Added Ill: "We don't think Merion needs any elevating, with all the history that's taken place there. But this will help perpetuate what it is. The visibility has been raised."

Nicklaus was in recently to see it, for the first time since '81. Two-time champion Ernie Els played it last year. Graeme McDowell, who won this 2 years ago at Pebble Beach, was in last week.

"He said to [superintendent] Matt [Shaffer], ‘You guys got your years messed up,'?" Ill related. ‘‘He felt we were ready for it now.”

Member Buddy Marucci, who captained the victorious U.S. Walker Cup squad, said 1996 champ Steve Jones, who doesn't compete much, told him he's going to try to qualify next year "just because" it's Merion.

"It's important that when the players walk off the 18th, whether they played well or not, they had a great experience," Marucci said. "It's a pretty cool place. Whether the winning score is 10-under or 10-over, I'd like to see somebody have to make three putts like Nicklaus had to make at 15, 16 and 17 just to get in [to the playoff], or something like that. I want them to go to the next event and be standing on the range and say, ‘Wasn't that a great Open? Amazing.' Because it's that kind of place. And now more people can see why."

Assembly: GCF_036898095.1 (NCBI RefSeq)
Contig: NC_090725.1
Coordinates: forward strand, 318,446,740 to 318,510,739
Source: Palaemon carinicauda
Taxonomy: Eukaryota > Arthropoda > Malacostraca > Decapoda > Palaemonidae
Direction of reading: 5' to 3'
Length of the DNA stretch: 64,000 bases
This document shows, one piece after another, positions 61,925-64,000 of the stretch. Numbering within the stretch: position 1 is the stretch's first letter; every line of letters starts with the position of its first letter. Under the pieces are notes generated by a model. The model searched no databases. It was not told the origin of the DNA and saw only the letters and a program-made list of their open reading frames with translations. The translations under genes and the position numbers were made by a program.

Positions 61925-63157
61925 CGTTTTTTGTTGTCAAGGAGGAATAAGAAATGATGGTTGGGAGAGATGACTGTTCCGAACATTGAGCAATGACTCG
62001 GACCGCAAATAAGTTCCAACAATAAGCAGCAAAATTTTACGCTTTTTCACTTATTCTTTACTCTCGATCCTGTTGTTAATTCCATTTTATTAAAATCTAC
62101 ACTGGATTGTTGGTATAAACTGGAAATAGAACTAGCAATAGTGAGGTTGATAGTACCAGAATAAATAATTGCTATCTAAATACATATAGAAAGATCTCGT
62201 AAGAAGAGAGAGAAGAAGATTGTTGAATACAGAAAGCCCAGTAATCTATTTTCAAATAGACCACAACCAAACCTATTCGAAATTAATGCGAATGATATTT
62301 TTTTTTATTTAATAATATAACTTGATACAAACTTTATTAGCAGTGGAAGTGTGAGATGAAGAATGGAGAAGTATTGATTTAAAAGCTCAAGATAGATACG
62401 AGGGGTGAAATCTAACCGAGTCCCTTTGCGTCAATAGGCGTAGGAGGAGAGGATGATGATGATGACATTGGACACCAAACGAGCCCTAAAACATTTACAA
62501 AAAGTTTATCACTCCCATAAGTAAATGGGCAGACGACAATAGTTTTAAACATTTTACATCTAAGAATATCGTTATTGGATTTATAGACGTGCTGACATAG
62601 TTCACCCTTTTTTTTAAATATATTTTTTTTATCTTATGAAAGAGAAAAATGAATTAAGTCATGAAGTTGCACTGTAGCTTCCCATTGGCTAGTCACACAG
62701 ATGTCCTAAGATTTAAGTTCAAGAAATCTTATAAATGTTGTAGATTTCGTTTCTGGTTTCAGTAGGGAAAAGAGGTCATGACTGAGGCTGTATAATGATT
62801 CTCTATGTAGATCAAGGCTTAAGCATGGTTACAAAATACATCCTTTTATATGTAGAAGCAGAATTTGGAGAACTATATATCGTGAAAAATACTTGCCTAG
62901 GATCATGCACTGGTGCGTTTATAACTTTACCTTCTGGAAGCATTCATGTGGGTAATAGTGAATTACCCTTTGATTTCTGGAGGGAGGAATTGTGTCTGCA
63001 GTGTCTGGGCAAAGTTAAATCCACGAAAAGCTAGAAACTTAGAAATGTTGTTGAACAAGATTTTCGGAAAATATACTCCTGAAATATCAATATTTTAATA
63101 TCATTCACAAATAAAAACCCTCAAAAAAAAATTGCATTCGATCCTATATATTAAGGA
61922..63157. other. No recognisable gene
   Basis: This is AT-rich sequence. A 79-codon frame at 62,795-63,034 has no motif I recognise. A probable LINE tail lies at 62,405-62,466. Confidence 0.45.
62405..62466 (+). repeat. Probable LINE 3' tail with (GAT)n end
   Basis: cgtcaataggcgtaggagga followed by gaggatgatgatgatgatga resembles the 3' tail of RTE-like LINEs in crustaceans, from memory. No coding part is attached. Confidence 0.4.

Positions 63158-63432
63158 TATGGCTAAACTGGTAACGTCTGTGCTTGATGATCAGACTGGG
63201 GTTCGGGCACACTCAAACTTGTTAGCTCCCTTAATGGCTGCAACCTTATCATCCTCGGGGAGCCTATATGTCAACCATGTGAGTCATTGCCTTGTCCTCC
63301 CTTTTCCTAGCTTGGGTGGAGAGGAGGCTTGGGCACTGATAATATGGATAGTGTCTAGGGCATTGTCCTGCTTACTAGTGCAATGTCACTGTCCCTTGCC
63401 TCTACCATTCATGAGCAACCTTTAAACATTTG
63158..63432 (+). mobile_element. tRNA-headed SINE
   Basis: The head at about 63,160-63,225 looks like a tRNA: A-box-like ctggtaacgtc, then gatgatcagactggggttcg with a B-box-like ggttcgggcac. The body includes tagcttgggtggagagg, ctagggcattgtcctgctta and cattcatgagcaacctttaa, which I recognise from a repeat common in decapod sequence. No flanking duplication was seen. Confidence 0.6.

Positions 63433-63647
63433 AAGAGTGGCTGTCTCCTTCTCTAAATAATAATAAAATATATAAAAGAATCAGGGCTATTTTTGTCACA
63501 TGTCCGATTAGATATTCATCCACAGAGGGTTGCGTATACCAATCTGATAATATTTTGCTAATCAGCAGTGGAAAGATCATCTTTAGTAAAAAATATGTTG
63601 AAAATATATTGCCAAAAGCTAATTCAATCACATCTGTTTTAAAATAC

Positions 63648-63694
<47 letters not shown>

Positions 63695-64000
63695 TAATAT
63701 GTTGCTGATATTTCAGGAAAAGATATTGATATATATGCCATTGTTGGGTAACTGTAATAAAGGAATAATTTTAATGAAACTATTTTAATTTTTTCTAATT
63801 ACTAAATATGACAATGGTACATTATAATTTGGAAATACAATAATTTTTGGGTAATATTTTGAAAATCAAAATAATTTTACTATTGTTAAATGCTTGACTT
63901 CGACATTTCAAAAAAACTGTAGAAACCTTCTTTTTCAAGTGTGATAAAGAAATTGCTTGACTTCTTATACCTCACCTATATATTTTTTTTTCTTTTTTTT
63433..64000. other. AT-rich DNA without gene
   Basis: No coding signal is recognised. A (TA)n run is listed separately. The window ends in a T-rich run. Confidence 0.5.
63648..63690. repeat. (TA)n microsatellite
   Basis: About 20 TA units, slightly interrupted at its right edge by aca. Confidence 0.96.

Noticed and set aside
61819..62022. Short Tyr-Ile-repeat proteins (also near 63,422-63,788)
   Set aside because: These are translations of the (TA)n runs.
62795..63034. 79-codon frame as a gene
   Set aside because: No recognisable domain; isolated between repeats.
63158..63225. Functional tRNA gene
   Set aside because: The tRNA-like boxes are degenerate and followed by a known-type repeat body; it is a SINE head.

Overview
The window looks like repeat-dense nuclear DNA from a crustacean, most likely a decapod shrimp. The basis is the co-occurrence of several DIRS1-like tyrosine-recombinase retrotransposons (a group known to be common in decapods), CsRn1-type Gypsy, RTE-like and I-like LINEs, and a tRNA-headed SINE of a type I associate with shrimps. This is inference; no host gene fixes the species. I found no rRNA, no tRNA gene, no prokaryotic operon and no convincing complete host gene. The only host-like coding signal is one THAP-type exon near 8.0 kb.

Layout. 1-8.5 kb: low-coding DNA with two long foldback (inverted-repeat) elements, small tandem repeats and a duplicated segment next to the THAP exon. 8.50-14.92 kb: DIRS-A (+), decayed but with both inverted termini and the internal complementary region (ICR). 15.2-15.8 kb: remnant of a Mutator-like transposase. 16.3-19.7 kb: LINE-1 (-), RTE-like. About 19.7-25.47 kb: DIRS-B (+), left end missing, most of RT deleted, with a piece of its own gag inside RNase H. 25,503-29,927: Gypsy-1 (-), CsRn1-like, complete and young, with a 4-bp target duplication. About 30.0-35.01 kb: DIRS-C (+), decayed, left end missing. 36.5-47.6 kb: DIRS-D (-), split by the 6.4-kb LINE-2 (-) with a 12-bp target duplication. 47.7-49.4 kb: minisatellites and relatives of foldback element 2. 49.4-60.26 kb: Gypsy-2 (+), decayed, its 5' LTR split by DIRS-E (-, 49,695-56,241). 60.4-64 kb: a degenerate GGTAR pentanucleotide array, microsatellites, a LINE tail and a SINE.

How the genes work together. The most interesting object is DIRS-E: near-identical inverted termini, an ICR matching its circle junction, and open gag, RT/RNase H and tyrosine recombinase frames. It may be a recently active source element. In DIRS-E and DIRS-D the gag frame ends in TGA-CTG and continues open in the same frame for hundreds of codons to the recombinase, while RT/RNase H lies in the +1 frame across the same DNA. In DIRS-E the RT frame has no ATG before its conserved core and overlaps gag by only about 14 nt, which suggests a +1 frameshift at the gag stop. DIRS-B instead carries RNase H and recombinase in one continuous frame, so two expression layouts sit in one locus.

Once the last putt drops here, that countdown will begin in earnest.

"Because it's unique, the interest out there right now is significant," Nye emphasized. "Everyone's asking question after question. It's like a mushroom effect going on. I see it every day. There's so much excitement already.

“I play in a really nice pro-am in Florida, with some serious players. Guys on the [PGA] Tour, top amateur golfers. And they all kept saying the same thing: ‘We can't wait. We can't wait.' We know how good it is?…?Think about the guys who played it in '81. Now they'll get to see what these guys can do, how much the game has changed since then. It's fabulous.

“And it's only going to add to the lore." n

Contact Mike Kern at